I have been making sourdough bread with a few kinds of flour. In my experience, bread flour (higher protein) really does make a difference in many qualities of bread that you look for -- texture, rise, chew, etc. However it is incremental, maybe like 10-25% better, so it should still be possible to create good bread with lower protein flour.
I can give a few tips for your starter that I recently learned. The starter should be at least doubling if not tripling or quadrupling in volume each time you feed it. When I feed my starter I add 1/3 starter to 1/3 fresh flour and water. So for example if I have 100g of starter, each time I feed it I take 33g of that starter (discard the other 67g) and add it to 33g of each flour and water. After 2 or 3 of these feedings it at least triples in volume each time. If it is sluggish, I make sure it is in a warm spot, ideally about 85F. There can be a big difference in activity between this and a cool room temp of 65F.
Also the starter should be peaking in activity at the time it is added to the dough. For me that's usually about 3-4 hours after feeding but it depends. If it has fully deflated before you use it the activity will be less.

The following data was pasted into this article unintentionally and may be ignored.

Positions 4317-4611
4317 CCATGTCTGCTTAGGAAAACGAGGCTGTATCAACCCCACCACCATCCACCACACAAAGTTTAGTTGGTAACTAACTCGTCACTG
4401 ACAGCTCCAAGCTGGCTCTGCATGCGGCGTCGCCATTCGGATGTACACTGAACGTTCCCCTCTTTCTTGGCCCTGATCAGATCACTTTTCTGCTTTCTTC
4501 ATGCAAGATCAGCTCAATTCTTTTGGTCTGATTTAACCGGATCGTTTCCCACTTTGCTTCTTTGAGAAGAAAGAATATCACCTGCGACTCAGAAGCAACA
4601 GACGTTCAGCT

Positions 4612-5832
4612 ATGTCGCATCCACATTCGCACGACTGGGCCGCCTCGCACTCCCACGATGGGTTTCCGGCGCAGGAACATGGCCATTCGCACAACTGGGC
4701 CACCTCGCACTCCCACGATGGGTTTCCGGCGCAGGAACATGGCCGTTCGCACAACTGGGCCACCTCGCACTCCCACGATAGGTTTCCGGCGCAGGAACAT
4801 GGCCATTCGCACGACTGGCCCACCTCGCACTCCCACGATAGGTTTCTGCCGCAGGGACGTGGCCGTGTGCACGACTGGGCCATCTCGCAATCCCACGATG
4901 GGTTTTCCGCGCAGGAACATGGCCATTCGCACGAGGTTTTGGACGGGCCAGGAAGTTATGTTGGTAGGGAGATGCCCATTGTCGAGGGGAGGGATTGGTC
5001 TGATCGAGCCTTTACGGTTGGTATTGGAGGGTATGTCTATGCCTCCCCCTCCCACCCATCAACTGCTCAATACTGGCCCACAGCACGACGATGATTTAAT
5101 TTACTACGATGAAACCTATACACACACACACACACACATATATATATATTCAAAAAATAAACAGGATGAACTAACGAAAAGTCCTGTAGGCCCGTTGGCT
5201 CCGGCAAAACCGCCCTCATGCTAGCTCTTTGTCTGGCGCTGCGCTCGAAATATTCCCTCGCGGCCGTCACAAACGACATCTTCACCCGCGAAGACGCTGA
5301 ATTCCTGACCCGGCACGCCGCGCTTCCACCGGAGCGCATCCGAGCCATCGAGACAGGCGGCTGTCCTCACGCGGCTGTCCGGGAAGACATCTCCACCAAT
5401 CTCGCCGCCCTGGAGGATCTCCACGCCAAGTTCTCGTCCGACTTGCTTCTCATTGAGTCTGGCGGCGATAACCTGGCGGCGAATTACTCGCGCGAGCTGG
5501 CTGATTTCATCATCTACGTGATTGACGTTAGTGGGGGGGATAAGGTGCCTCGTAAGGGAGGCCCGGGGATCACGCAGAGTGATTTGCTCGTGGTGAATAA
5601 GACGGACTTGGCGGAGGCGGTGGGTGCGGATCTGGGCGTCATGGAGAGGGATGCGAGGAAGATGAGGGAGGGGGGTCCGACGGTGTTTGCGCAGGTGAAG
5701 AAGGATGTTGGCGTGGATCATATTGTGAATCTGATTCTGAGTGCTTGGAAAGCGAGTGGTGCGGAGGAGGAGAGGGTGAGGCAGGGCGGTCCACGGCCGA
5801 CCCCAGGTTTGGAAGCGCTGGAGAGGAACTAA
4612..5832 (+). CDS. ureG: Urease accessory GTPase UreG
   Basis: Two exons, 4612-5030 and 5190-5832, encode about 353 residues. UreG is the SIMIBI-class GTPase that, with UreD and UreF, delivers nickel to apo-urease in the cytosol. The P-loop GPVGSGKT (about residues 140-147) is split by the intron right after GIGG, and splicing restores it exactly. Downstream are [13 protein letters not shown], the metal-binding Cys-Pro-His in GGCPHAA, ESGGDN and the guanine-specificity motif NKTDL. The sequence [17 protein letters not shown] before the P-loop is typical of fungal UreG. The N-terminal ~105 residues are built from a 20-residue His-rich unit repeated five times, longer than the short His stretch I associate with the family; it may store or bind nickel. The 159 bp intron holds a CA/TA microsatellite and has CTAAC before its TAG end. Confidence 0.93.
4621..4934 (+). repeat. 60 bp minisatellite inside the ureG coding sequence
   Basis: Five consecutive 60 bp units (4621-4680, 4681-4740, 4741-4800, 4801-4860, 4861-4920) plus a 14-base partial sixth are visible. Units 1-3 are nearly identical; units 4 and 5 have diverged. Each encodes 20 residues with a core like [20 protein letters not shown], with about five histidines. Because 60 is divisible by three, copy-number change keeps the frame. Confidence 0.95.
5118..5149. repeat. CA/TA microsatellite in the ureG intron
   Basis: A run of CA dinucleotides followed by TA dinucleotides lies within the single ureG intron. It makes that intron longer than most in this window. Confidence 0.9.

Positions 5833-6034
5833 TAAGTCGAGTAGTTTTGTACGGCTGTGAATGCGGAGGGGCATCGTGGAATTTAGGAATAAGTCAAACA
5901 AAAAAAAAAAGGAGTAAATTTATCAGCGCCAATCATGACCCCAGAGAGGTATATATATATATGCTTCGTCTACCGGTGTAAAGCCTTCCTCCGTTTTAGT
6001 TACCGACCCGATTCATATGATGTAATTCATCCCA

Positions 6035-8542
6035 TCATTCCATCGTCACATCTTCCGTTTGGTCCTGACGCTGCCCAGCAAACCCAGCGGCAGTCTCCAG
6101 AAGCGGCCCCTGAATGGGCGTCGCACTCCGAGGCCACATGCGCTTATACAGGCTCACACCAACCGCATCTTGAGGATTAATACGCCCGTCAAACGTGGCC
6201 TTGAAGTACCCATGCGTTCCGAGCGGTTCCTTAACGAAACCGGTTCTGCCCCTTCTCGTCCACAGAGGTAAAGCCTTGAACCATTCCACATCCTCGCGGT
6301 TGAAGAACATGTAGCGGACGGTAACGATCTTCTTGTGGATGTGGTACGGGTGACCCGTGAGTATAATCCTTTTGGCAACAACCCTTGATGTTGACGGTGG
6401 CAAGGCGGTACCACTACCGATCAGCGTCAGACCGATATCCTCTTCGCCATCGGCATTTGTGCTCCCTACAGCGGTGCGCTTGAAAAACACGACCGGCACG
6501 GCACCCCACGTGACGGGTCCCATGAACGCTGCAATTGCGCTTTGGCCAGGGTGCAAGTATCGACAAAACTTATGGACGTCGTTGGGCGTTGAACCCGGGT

Something I have started doing is overnight fermentations of the dough, usually about 18 hours, at room temp. This results in bread that is much more sour and has a wetter, stickier texture that I like, so might not be for everyone. However it makes it easier to get a good rise. My dough will double or triple in volume overnight and there is not much harm in having it sit for a few more or less hours. The activity and strength of the starter matters a bit less because it sits for so long. When I'm ready to bake, I will "stretch and fold" the dough and it usually rises back up within an hour or two and is ready to bake.